Time Travel Without a Tardis, or a DeLorean
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What would it be like if you could go back in time to selected moments and just look around a little? Well, we all know that’s not possible in the real world. In the world of model railroading, however… time is a little more flexible!
What follows is a chronological look at the Moffat Route over the past 50 years. I’m restricting our photo opportunities to one per year (or less), to keep it simpler.
|1964. The Prospector, D&RGW’s overnight train between Denver and Salt Lake, descends the front range just after sunrise. Note the piggyback car behind the lounge.|
|1970. An eastbound coal train below Pinecliffe is headed by a relatively-new SD45, along with a GP30 and GP35. All of these units are relatively new at this point, as locomotives go. Note that all are in the then-standard road-switcher scheme with the small flying Rio Grande.|
|1971. The California Zephyr met its demise the previous March, and the Rio Grande has decided to continue its portion of the route as an every-other-day operation known as the Rio Grande Zephyr. Here it is climbing up towards the Big 10 curves.|
|1972. New arrivals on the property are the first of the GP40-2 series, which incidentally all come delivered in the “billboard” Rio Grande scheme. Here an eastbound freight is descending Big 10, past the recently-installed hopper car windbreak|
|1974. This year brings the first of a new model of 6-axle power, the SD40T-2. Also known as “tunnel motors”, these units come equipped with deck-level radiator intake vents at the rear of the long hood. Here, several of the new units led by No. 5348 exit Tunnel 2.|
|1975. Operations west of the Moffat Tunnel often include a shove from the West Helper, based down at Tabernash. Here, a GP30 / GP40-2 pair do the honors for an eastbound freight. Rio Grande practice allowed for no more than eight powered axles pushing behind a caboose.|
|1976. A typical run of the Ski Train has a pair of GP40-2’s for power, and steam generator car No. 251 to provide heat for the steam-heated coaches. Combine No. 1230 is just behind the steam generator car.|
|1977. Tunnel motors are becoming increasingly numerous, and are proving their worth in the tunnel district. Here, three SD40T-2’s led by No. 5376 (plus an SD45) are leading a loaded coal train through Hideaway Park. The driver of the microbus is no doubt cursing his timing– he’ll have to wait for the slow 73-car train to grind its way up the hill before he can return to his condo!
(By the way, on my layout, the train isn’t really 73 cars. Just thought I’d point that out, in the interest of full disclosure… Also, drivers of HO scale autos don’t curse either!)
|1978. February 25, to be precise. The Moffat Tunnel was celebrating its 50th anniversary, and the railroad ran a special Rio Grande Zephyr for the occasion. The longer RGZ required more power than the F9 trio could provide, so they were bumped down to the Ski Train, which is seen here at Clay.
(I actually saw this train, quite by accident. A friend and I were sledding up near East Portal, completely unaware of the event. I’ll never forget the sight of the train as it rounded the S curves below us in the snow…)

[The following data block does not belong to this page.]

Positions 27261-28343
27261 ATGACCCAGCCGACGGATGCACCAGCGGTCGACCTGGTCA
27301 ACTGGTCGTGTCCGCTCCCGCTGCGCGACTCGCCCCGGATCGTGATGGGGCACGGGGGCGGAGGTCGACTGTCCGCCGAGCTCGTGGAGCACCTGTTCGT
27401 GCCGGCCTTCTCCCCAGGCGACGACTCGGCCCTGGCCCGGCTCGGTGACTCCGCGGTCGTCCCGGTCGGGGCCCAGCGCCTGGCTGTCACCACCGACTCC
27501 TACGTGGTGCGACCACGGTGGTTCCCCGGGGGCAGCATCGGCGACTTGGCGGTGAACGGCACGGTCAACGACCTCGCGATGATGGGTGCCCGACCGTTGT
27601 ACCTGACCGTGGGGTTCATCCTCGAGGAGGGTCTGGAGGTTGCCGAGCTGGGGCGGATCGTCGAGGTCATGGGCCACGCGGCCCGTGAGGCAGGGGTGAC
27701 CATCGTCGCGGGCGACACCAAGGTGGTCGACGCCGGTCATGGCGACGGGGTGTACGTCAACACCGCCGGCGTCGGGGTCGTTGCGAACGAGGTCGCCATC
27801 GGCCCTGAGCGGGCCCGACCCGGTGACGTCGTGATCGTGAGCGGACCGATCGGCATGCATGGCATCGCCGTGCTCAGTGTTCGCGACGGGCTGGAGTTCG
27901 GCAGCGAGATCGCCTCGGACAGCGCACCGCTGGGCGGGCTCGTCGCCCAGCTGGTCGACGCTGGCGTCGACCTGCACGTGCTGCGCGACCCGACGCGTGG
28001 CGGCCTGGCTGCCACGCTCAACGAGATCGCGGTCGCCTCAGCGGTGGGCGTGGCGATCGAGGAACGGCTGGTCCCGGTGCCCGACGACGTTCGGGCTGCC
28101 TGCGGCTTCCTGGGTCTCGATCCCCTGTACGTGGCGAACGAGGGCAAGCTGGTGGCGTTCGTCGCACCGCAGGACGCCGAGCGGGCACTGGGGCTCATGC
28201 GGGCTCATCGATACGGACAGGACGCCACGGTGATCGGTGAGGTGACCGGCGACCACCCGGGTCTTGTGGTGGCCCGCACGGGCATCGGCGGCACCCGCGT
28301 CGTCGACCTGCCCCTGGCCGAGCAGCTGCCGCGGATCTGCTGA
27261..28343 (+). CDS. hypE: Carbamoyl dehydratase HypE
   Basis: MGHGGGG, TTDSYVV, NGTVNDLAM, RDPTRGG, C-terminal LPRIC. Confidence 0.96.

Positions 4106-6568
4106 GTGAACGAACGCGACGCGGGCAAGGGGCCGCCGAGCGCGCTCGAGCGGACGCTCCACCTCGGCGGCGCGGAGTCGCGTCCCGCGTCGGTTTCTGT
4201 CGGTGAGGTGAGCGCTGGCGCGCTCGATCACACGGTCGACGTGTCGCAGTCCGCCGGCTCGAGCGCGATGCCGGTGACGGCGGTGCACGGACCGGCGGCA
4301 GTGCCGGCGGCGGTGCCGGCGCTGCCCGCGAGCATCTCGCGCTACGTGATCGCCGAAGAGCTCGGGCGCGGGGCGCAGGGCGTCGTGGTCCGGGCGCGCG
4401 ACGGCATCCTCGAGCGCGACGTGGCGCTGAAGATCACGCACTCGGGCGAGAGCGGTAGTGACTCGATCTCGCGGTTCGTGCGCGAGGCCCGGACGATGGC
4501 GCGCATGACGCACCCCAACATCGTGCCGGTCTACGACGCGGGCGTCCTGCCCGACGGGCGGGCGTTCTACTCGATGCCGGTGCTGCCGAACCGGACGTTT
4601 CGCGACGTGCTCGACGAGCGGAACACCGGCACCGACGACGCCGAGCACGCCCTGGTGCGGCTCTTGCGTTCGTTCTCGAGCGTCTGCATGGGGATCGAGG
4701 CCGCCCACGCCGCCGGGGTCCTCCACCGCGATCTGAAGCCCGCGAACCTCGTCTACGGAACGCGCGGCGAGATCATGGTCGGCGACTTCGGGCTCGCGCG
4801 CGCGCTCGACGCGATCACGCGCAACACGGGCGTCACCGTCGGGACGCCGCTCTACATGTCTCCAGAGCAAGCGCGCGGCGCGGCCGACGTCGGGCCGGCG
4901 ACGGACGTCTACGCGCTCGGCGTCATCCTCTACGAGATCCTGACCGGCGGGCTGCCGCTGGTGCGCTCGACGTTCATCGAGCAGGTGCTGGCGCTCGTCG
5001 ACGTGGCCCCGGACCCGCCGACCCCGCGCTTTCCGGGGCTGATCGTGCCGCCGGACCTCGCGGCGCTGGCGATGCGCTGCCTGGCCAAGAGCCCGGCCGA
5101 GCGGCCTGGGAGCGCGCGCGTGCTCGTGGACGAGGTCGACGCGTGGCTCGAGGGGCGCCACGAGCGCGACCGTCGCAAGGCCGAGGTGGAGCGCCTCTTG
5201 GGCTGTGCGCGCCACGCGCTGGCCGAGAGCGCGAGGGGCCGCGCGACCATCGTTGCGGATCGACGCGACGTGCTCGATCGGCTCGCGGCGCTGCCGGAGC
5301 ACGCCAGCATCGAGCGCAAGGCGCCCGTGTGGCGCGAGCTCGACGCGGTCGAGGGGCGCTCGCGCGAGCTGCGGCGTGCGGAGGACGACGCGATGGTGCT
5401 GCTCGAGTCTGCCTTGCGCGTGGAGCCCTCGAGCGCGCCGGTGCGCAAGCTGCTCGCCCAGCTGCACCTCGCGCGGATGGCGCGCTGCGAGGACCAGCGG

|1979. At the piggyback track at North yard, City Market trailers have been loaded for the overnight trip to Grand Junction. Another van is being positioned for loading. This is the era of 40-foot trailers.
(Since this photo, the area has been ballasted.)
|1980. Coal is booming, and unit coal trains are beginning to proliferate. Here, a unit train of Thrall gons for Public Service Company of Colorado (PSCX) is rolling through Tunnel 29 below Pinecliffe.|
|1981. Train 183 is moving Cargill grain west from Denver. Here it’s just exiting the west portal of Moffat Tunnel. The ski area has recently expanded its facilities, adding several modern lodge buildings at the base.|
|1982. The Ski Train is running its annual special for the mayor of Denver. Today it is borrowing two dome coaches from the RGZ. We see it rounding the lower curves of the Big 10 loops.
This was another of those trains that I saw, accidentally. This time, though, I had a camera with me…
|1983. It’s the swan song for the Rio Grande Zephyr, which will make its last runs in April. Here, a shortened mid-week No. 17 is passing Clay siding.|
|1984. At Big 10 we see a fixture of the Moffat line, the Colorado Springs utilities unit coal train (reporting marks CSUX). For 20 years this train made trips between the coalfields of north-west Colorado and the two powerplants in/near the Springs. Today, four tunnel motors and an SD45 power the empty train up the hill.|
|1985. SD50 No. 5507 pops out of the Moffat Tunnel westbound. In the latter part of 1984, the Rio Grande had taken delivery of 17 SD50’s, being the last six-axle units the railroad would acquire prior to mergers.|
|1986. Westbound freight 101, a piggyback train, is led by a quartet of tunnel motors and has a block of insulated boxcars loaded with Coors beer, as the train climbs the Front Range at dusk. Compare to this photo of the real deal…|
|1987. For about four years now, Amtrak has been routing its California Zephyr across the Rio Grande. Here, No. 5 is led by F40PH No. 303 as it exits Tunnel 27.|
|1988. Rio Grande’s train 103, the westbound Railblazer, is passing Vasquez Road after dusk. This train was the ultimate hotshot sprint train, carrying trailers overnight between Denver and Salt Lake City (and vice versa).|
In Autumn of 1988, Rio Grande Industries acquired Southern Pacific Transportation, creating a new merged railroad system which was comprised of SP, Rio Grande, and the St. Louis & Southwestern (SSW, or Cotton Belt). For a while at least, the D&RGW maintained its operating identity, but SP power started showing up on the Moffat in increasing numbers.